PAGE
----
For Plabita Borthakur’s character, the most interesting thing was designing her burkha. It is something that nobody has spotted till now. The burkha that Plabita wears doesn’t exist in the world. It is a design that we came up with; a mixture of a Bohra Indian burkha and the Iraqi burkha. The wrap around her head was inspired from the Iraqi burkha, but the kind of flair and body that it has is a mixture of the Iraqi and Bohra burkha. We created it because we wanted a certain flow to the burkha while she is moving around in a cinematic sense and hence we incorporated these three-four influences and made our own.
Ratna Pathak Shah has also donned a swimsuit in the film. What went into designing that piece?
It was difficult, but that was the most fun outfit that I did in the film. I really wanted her to be awkward, I wanted that swimsuit to stand out and so we added a cap to it. Later, a bow was also attached to it and under the water, the bow starts to droop, making it look weird, which was a conscious decision.
Which markets were the costumes sourced from? Along with the burkha, was there any other costume that was created from scratch?
The fabric was entirely sourced from local shops in Bhopal. Apart from some typical ready – made clothes, we have created everything, from the lehenga to Aahana’s outfit . Even with the ready – made ones, I’ve added a lot of details like the purses used for Konkona’s character were embellished to make it look more local. Our job was to look into the details and make them area and class specific, make them more local.
The burkha that Plabita wears doesn’t exist in the world. It is a design that we came up with
Coming to the men in the film, what was the design brief for them?
It was equally tough to design for the men, but again it was a lot of fun because Vikrant Massey’s character is this shady small-town photographer. I had a lot of fun making suits for Vaibhav’s character who is cast opposite Aahana. I wanted to use those typical old – style shimmering suits with ties that had stones on them. Though it was challenging, it was great fun creating the looks for the male characters as well.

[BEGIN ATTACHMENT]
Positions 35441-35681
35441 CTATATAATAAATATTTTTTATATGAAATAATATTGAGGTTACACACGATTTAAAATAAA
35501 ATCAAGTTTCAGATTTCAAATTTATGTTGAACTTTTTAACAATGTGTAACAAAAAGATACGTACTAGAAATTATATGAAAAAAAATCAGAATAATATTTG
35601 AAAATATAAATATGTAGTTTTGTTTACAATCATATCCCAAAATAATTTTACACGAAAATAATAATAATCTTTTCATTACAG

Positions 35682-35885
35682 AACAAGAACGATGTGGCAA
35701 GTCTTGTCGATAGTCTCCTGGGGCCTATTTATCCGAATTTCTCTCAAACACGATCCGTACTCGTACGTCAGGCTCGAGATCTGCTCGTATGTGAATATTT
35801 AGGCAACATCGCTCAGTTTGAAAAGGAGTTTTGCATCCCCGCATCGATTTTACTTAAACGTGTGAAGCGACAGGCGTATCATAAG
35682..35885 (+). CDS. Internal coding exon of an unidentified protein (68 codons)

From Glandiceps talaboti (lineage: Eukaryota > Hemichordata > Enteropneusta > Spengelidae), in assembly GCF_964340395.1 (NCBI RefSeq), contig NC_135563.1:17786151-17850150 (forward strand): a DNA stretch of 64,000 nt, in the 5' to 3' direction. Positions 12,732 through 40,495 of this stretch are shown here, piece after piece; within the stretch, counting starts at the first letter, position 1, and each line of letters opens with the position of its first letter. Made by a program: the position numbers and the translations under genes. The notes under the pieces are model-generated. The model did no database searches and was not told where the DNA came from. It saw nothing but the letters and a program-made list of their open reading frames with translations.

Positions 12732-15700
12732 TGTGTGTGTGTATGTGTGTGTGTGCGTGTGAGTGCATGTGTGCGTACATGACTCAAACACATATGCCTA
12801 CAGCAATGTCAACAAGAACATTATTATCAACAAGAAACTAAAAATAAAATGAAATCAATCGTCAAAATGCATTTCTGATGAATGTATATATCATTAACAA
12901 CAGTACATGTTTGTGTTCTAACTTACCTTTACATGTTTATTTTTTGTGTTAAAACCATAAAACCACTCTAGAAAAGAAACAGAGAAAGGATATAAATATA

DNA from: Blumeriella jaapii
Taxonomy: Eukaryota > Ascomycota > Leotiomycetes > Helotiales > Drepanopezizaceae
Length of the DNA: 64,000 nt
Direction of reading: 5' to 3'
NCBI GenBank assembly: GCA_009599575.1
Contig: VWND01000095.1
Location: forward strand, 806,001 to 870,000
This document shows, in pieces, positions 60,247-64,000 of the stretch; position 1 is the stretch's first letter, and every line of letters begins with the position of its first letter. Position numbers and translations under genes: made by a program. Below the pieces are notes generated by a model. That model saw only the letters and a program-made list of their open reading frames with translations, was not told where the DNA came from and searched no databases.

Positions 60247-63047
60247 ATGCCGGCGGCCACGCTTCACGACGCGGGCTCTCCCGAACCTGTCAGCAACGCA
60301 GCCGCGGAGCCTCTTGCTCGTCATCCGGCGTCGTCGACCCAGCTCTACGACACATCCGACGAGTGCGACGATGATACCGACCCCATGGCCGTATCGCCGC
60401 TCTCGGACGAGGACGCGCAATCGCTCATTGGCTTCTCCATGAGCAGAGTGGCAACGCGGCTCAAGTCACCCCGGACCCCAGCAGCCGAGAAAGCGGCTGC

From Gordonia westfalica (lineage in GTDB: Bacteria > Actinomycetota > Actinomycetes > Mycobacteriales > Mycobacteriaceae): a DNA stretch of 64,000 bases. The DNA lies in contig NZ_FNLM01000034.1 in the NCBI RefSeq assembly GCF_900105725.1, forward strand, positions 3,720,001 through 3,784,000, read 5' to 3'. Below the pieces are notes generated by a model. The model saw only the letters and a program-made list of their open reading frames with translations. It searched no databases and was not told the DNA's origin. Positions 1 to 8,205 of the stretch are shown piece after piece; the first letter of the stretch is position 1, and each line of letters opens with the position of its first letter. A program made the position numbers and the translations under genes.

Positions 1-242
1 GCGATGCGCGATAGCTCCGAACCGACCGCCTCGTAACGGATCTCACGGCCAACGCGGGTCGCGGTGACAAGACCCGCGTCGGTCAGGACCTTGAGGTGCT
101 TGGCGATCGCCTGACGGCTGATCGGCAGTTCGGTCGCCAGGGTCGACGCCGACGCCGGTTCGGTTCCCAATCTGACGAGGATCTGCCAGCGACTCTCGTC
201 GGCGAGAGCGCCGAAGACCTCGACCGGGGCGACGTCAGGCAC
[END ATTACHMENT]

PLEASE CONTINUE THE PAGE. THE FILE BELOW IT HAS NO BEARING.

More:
When it comes to the casting, were there any actors that Alankrita had in mind from the scripting stage?
Alankrita only had Konkona in her mind. The rest of the characters had to be cast. But she was very clear that she wanted actors and by actors, I mean that she wanted great performers, someone who could do justice to the role. Every character, every woman in this film is different. If you see Plabita, there is a freshness about her; she has the vibe and energy of youth. On the other hand, Aahana’s character is very vibrant and it had to be someone who could carry off that small-town vibe well. But at the same time, she had to be sensuous along with being a great actor.
For Ratna Pathak’s character, we were clear that we wanted an outstanding performer with great and subtle comic timing. We auditioned for the character, but the minute we thought of Ratnaji, we couldn’t think beyond her.
Was there a specific character that was tough to cast?